By day, Liora Brosbe is the family engagement officer for the Jewish Federation of the East Bay in Berkeley, Calif., where she reaches out to the community with a menu of opportunities for “connecting to Jewish life and each other.”
But when she’s not at work, Brosbe’s main job is raising three kids, ages 2, 6 and 8. Their home? A laboratory for Jewish learning strategies.
“Yes, they’re little petri dishes,” their mom, who is also a psychotherapist, says with a laugh. “Like most families, screen time is a huge issue at our house, both for time and content. But I tell families it’s also an amazing opportunity for low-barrier Jewish engagement.”
With the avalanche of new technologies, many of them being tapped for Jewish learning, educators, funders and parents are often befuddled about where to invest their money and their kids’ or students’ time. A new report on the implications of the wave of educational technology and digital engagement is designed to guide the Jewish community through this complex space.
Sponsored by the Jim Joseph Foundation and the William Davidson Foundation, “Smart Money: Recommendations for an Educational Technology and Digital Engagement Investment Strategy” examines many of these innovations and provides suggestions for navigating the high-tech world.
The study’s recommendations include: using virtual and augmented reality—a user could, for example, experience the splitting of the Red Sea; creating games based on alternative scenarios for “Jewish futures,” such as rebuilding Jewish life after the Roman destruction of the Second Temple; offering opportunities for students to learn coding and other technological skills, which can foster connectedness among Jewish youths and introduce them to Israeli high-tech companies; and increasingly using video, music, podcasting and other platforms.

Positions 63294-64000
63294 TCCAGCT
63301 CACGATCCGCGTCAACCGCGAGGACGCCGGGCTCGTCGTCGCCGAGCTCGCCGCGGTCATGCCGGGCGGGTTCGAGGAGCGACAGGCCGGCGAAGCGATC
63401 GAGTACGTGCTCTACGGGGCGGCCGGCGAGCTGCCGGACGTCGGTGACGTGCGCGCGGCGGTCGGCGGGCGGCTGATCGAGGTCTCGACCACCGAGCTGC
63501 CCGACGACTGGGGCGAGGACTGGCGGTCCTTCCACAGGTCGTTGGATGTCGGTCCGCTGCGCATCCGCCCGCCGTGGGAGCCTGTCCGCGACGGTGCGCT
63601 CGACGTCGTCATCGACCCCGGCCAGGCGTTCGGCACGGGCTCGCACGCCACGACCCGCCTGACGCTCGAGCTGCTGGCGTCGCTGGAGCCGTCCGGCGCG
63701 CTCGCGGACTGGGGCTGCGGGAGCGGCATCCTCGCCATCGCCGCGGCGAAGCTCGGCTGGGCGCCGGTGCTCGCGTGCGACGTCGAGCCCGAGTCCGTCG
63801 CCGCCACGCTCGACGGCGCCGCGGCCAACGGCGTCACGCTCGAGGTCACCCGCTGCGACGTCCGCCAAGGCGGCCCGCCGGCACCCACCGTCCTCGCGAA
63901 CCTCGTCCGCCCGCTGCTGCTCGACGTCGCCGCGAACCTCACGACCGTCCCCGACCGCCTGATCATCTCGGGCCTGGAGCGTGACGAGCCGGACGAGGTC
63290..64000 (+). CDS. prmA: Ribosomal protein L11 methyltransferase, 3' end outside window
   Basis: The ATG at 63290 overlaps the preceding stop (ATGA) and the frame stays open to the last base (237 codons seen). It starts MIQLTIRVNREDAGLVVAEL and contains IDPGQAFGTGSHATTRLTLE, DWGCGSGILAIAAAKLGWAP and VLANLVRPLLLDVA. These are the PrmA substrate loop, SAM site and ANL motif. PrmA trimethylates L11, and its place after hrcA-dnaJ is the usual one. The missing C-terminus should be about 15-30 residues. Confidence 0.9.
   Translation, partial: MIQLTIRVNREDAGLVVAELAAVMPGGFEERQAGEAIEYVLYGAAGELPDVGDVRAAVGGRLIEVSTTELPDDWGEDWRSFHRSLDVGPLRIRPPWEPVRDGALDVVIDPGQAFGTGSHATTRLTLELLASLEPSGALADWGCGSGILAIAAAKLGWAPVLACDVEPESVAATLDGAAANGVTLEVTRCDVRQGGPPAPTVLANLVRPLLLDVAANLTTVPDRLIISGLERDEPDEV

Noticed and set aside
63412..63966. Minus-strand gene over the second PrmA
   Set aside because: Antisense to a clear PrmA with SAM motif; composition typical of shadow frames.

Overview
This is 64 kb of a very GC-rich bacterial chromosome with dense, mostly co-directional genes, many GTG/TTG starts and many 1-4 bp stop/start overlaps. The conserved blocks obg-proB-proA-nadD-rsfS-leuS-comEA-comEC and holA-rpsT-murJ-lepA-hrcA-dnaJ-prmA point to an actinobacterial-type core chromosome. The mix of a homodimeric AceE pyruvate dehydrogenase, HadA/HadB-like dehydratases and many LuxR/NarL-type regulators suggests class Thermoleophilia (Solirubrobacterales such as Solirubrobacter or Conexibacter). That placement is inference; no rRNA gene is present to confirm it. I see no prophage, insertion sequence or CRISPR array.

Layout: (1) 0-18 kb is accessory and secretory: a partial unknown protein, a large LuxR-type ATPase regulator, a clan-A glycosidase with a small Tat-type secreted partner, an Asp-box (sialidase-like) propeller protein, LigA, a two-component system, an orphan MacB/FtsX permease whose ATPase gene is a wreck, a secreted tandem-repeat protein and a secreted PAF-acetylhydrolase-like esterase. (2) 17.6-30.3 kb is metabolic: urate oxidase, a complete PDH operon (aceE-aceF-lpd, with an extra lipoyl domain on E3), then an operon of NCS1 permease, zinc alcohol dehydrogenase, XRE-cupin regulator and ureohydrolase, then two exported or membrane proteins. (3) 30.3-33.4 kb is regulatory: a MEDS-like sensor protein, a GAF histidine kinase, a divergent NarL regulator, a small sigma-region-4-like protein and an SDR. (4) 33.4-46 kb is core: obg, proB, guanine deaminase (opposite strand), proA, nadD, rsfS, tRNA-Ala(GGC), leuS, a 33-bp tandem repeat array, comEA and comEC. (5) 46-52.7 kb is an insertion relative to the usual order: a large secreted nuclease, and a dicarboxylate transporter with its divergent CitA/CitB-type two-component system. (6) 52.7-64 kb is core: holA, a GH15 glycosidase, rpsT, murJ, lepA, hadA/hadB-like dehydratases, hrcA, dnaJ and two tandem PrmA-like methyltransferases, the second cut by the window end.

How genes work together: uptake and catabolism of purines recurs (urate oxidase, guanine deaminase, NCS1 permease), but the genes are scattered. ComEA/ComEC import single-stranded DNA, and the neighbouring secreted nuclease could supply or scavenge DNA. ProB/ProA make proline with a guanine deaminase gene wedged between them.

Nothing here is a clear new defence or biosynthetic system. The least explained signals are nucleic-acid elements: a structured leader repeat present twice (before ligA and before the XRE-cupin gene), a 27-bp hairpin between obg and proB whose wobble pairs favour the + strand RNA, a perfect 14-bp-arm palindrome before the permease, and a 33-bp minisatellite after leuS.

The report is garnering far more attention than expected, according to the sponsors.
“We did not originally intend for this to be a public report,” says Barry Finestone, president and CEO of the Jim Joseph Foundation. “But the substance of the findings and recommendations really challenge us, as funders, to think strategically, creatively and collaboratively about how we can utilize educational technology and digital engagement to advance our Jewish educational missions.”
For the report, Lewis J. Bernstein and Associates interviewed 50 experts, investors and educators from both the Jewish and secular worlds to create the recommendations.
“It’s a huge media marketplace out there and most Jews are exposed to the same information as the rest of the world,” says Lewis J. Bernstein, a former producer of Sesame Street and the report’s lead researcher. “Parents and educators have difficult choices to make, and Jewish learning and wisdom compete with the secular world.”
Regarding technology’s potential value to the Jewish world, the Jim Joseph Foundation has “certainly dipped our toe in, but we knew there was so much more to understand,” says the foundation’s chief program officer, Josh Miller.